“Surgeons are so absurdly ultraspecialized that when we joke about right ear surgeons and left ear surgeons, we have to check to be sure they don’t exist.”
With this witty quote, Atul Gawande, a professor at the Harvard Medical School, points out the absurdity of over-specialization: being specialized in a limited field that does not require an individual niche.
Recently, Alain Minc has shown concern over the absence of global thinkers in Economics. One could easily make the same observation in many other fields: finance (in the 2008 crisis, some people saw a problem of ultra-specialization, where only a few experts were really able to apprehend the risk of complex products such as subprimes), law as well as arts or sports (especially in the training of young sportsmen and sportswomen)…
This ultra-specialization no longer concerns only practitioners, it extends to research. Increasingly, researchers in all fields are becoming micro-specialists.
Yet the benefits of transdisciplinarity in both “fundamental” and “applied” research are many and varied. In his remarkable essay “Range,” David Epstein compiles several hundred pages of anecdotes, studies and facts that argue for a return to a more generalist intellectual, artistic and athletic education. Among his many demonstrations and references, one fact probably best synthesizes his point: Nobel Prize winners are 22 times more likely to have hobbies or fields of study other than their primary discipline compared to other researchers.
In another 15-year study of all patents filed by 32,000 teams of researchers from more than 800 different organizations, two Spanish researchers also demonstrated that the more uncertain a field of research is (few patents are actually exploited), the more likely it is that diverse teams (including at least one researcher with expertise outside the field of research in question) will file a patent that will be exploited. Conversely, in relatively well explored areas of research (many patents filed, many patents exploited), teams of specialists file more patents of more immediate utility than diversified teams.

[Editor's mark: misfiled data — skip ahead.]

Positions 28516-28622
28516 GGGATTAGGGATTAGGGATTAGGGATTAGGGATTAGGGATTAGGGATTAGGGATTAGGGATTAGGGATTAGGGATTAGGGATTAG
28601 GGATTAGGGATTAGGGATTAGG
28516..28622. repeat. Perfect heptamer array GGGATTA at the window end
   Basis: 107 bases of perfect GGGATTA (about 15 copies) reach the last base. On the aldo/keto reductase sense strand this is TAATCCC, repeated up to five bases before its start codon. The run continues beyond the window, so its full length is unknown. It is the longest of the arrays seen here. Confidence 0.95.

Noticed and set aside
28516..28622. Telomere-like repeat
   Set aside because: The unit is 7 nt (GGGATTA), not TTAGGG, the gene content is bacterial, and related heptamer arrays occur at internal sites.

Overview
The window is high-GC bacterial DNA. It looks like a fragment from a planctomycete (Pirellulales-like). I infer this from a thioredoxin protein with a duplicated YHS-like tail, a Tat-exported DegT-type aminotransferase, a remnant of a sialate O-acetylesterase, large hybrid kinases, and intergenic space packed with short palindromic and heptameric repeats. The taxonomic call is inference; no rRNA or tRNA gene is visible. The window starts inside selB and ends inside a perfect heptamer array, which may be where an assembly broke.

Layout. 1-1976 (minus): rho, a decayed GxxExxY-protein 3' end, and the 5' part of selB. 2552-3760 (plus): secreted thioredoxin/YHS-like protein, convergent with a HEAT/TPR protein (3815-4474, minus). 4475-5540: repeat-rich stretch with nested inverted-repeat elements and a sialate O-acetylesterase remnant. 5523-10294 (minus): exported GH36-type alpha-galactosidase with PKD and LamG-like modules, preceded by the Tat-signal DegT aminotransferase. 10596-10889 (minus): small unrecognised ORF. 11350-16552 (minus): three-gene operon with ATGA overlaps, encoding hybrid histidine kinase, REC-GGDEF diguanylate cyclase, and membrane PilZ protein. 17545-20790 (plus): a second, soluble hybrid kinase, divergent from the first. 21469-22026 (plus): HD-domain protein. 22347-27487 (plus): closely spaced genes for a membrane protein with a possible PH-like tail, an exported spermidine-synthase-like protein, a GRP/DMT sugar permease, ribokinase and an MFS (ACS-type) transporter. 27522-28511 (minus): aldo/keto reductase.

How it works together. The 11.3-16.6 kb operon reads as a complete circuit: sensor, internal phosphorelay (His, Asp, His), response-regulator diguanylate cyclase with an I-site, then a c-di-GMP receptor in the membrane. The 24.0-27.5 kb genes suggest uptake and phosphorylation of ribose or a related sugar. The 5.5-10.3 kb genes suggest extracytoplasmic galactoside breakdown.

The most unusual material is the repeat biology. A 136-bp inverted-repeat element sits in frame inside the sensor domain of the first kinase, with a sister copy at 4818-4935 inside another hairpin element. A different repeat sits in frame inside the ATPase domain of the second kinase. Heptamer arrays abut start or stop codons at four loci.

Thus, the more complex and uncertain a universe is, the more fruitful the cross-sector approach would be. This totally contradicts the intuition of the time that complexity justifies ultra-specialization.
Everything tends to show, however, that the more complex a system is, the less important being a singularly focused specialist is to understand it. Specialization would make sense in a known, rigid and repetitive system, not in an unknown, moving and random environment.
For this reason, we believe it would be a good idea for French research to re-evaluate the outsider advantage, lateral thinking and late specialization. It would recover a not-so-distant tradition — the culture of the honest man who values general knowledge rather than specialism, looking at the bigger picture rather than focusing.
At a time when AI is on the rise, this return to the distinctiveness of human intelligence would seem particularly relevant to us.
This is the wish of The Rules for Growth Institute, which combines law and economics in order to better understand and develop the rule of law through six transdisciplinary and cooperating research poles.
Member of Droit & Croissance